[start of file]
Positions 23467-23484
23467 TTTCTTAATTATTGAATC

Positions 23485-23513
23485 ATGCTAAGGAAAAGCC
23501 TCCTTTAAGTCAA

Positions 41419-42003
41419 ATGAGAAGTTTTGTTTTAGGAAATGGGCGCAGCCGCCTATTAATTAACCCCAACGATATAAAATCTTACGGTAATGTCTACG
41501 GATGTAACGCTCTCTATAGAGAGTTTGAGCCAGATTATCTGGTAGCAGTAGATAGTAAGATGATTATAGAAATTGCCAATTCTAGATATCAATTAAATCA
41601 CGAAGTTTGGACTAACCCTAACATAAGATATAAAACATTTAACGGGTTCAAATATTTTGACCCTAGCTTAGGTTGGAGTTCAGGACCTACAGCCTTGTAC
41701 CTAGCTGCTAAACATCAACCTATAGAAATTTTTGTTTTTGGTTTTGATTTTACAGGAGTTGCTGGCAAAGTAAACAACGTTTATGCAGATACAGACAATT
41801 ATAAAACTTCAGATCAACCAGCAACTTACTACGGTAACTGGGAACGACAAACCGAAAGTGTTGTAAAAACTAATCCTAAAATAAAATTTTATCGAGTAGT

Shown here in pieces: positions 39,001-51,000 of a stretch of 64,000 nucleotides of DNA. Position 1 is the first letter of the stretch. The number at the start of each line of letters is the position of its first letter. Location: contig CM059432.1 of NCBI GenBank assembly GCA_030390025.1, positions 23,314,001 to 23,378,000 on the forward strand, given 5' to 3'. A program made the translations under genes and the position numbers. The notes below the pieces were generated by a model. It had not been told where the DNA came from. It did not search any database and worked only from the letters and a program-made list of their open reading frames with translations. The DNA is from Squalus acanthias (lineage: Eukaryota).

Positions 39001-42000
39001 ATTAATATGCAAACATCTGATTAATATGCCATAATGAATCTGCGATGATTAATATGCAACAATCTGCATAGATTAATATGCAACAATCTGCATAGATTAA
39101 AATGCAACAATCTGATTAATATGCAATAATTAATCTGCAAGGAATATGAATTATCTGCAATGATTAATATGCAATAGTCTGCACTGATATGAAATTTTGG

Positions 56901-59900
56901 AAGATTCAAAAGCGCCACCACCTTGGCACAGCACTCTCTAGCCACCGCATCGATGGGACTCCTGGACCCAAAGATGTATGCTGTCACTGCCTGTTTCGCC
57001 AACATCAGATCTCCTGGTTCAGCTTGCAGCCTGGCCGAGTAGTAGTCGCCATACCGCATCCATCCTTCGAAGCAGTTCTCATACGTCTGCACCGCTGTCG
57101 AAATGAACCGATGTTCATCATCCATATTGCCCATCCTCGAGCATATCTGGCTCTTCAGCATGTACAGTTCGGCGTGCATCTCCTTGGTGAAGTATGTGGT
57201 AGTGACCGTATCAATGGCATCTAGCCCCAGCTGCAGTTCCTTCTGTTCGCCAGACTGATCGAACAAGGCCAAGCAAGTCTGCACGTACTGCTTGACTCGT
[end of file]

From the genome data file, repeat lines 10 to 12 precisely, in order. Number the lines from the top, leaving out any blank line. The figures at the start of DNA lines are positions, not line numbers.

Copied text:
41701 CTAGCTGCTAAACATCAACCTATAGAAATTTTTGTTTTTGGTTTTGATTTTACAGGAGTTGCTGGCAAAGTAAACAACGTTTATGCAGATACAGACAATT
41801 ATAAAACTTCAGATCAACCAGCAACTTACTACGGTAACTGGGAACGACAAACCGAAAGTGTTGTAAAAACTAATCCTAAAATAAAATTTTATCGAGTAGT

Shown here in pieces: positions 39,001-51,000 of a stretch of 64,000 nucleotides of DNA. Position 1 is the first letter of the stretch. The number at the start of each line of letters is the position of its first letter. Location: contig CM059432.1 of NCBI GenBank assembly GCA_030390025.1, positions 23,314,001 to 23,378,000 on the forward strand, given 5' to 3'. A program made the translations under genes and the position numbers. The notes below the pieces were generated by a model. It had not been told where the DNA came from. It did not search any database and worked only from the letters and a program-made list of their open reading frames with translations. The DNA is from Squalus acanthias (lineage: Eukaryota).